Is Turmeric Good Medicine?

The truth about these supplements and inflammation

turmeric pills in grid pattern Photo: Getty Images

For hundreds of years, turmeric has been used not just as an earthy flavor enhancer but also as a remedy. People have turned to the spice—and to supplements made from one of its active components, curcumin—to treat a wide variety of ills, especially pain from the inflammation that comes with osteoarthritis and rheumatoid arthritis.

In a 2019 nationally representative Consumer Reports survey of 2,006 U.S. adults, 46 percent of people who took turmeric supplements said they did so to treat chronic health problems. But the evidence on whether they can help is still being debated, according to the National Institutes of Health. Here’s what the experts and the research have to say.

The Science of Turmeric

Researchers have long been inter­ested in curcumin because it ­appears to be active when tested in preliminary studies in the lab. But there’s not yet clear evidence that curcumin is beneficial for people, perhaps in part because clinical studies are expensive.

One study, published in 2019, compared curcumin to diclofenac, a nonsteroidal anti-inflammatory drug (NSAID) used to treat arthritis pain. It found that curcumin worked just about as well as diclofenac for knee osteoarthritis. But there were two important caveats.

More on Supplements

First, the study did not have a placebo (dummy pill) group and was not “blinded”: Participants knew whether they received curcumin or the NSAID. More important, says Gene Huffstutter, MD, a rheumatologist in Tennessee, the benefit from curcumin was similar to that of diclofenac, and wasn’t much of an improvement overall. “The response didn’t look very good for either,” he says.

One reason curcumin and turmeric supplements might not appear effective is that curcumin has low bioavailability, meaning that very little gets to the bloodstream, according to the NIH. In recent years, however, many supplement manufacturers have begun including ingredients intended to help more curcumin reach the bloodstream, says Sonya Angelone, RDN, a spokesperson for the Academy of Nutrition and Dietetics.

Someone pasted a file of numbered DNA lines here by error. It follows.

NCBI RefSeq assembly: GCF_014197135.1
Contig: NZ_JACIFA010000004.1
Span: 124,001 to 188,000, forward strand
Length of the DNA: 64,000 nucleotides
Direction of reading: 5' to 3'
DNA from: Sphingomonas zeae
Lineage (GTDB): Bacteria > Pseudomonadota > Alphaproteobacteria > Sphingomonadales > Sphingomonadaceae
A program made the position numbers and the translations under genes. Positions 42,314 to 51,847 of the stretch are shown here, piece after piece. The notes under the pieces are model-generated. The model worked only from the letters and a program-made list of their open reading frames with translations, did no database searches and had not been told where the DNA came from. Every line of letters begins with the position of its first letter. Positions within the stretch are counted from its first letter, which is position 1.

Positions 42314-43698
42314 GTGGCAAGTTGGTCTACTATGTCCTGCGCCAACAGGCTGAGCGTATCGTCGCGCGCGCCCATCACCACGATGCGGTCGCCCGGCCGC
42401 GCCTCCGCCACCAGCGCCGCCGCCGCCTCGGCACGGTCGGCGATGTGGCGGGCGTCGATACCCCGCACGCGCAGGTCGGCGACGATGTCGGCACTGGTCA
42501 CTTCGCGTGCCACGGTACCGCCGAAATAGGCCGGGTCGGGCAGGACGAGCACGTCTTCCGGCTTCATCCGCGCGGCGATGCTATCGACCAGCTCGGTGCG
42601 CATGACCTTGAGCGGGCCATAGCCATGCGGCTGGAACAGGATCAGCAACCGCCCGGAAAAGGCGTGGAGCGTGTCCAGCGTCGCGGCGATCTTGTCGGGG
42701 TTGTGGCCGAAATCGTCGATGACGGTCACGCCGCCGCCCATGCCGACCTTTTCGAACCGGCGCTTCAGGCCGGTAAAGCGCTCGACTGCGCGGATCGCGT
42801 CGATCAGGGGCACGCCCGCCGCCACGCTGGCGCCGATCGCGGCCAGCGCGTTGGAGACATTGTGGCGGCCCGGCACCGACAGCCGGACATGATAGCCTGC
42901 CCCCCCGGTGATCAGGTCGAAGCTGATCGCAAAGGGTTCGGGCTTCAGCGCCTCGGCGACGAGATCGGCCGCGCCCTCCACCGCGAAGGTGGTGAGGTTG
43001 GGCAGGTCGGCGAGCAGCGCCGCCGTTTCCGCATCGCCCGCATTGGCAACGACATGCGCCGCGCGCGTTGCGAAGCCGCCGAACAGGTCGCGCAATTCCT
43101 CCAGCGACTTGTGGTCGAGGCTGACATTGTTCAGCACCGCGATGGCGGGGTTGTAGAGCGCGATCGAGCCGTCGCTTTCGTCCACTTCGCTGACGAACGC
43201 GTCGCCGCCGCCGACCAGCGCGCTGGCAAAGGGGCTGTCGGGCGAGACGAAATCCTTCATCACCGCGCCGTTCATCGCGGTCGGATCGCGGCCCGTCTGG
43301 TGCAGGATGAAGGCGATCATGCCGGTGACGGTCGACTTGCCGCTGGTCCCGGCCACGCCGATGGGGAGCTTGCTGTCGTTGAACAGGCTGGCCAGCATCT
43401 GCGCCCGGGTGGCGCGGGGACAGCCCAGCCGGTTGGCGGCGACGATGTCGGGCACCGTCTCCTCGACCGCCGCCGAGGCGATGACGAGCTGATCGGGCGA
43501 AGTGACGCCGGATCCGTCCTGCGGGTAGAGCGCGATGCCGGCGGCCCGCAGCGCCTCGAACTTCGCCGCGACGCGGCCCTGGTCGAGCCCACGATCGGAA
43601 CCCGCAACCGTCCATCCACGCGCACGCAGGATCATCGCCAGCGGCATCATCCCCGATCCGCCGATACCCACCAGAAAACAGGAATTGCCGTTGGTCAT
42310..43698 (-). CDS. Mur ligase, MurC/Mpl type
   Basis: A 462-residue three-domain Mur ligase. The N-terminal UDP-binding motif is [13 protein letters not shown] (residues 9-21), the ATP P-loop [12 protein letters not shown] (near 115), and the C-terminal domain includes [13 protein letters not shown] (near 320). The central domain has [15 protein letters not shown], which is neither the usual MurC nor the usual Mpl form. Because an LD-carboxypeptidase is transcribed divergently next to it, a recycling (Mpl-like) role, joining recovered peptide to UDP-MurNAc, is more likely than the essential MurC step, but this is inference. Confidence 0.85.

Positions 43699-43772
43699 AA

“Some of the older studies, which didn’t show much benefit, didn’t consider the newer formulations, which have ­enhanced or better absorption,” she says. But while it’s possible that these formulations might boost beneficial effects, an increase in bioavailability may also enhance any adverse effects, such as gastro­intestinal trouble or interactions with blood-thinning medications, according to the NIH.

For now, Huffstutter says, “when ­patients come to me and ask me about this, I tell them there’s really no evidence. If these things really worked as well as people said they did, we wouldn’t have a problem with arthritis.”

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What to Try Instead

For arthritis-related inflammation, a doctor might recommend an appropriate exer­cise program. Some research has found that even short bouts of exercise can help reduce inflammation—and regular exercise is even better.

Over-the-counter pain relievers and dietary changes may also ease symptoms of joint pain. “Fruits and vegetables have natural anti-inflammatory compounds and should be a part of every healthy diet,” Angelone says.

It’s not impossible that some sort of supplement might help with arthritis pain, Huffstutter says, but anything that seems too good to be true probably is. Discuss any supplements you are taking or considering with your doctor. In the meantime, don’t hesitate to cook with a little turmeric.

Know What You Are Buying

If you’re shopping for a supplement, you should know that the Food and Drug Administration does not verify that supplements contain what their labels say they do. Previous testing by Consumer Reports found that supplements—including turmeric and curcumin products—are sometimes contaminated with lead or bacteria.

That’s why careful shopping is key. Look for products that have been tested by a third party: Confirm a seal on the label from, NSF International, UL, or U.S. Pharmacopeia (USP). CVS says all supplements it sells are tested by a third party.

Such seals don’t necessarily mean a product is safe, or that it does what it’s claimed to, but they should offer some assurance that you’re getting what’s on the label.

Editor’s Note: A version of this article also appeared in the October 2021 issue of Consumer Reports on Health.

Head shot image of CRO Health editor Kevin Loria

Kevin Loria

I'm a science journalist who writes about health for Consumer Reports. I'm interested in finding the ways that people can transform their health for the better and in calling out the systems, companies, and policies that expose patients to unnecessary harm. As a dad, I spend most of my free time trying to keep up with a toddler, but I also enjoy exploring the outdoors whenever possible. Follow me on Twitter (@kevloria).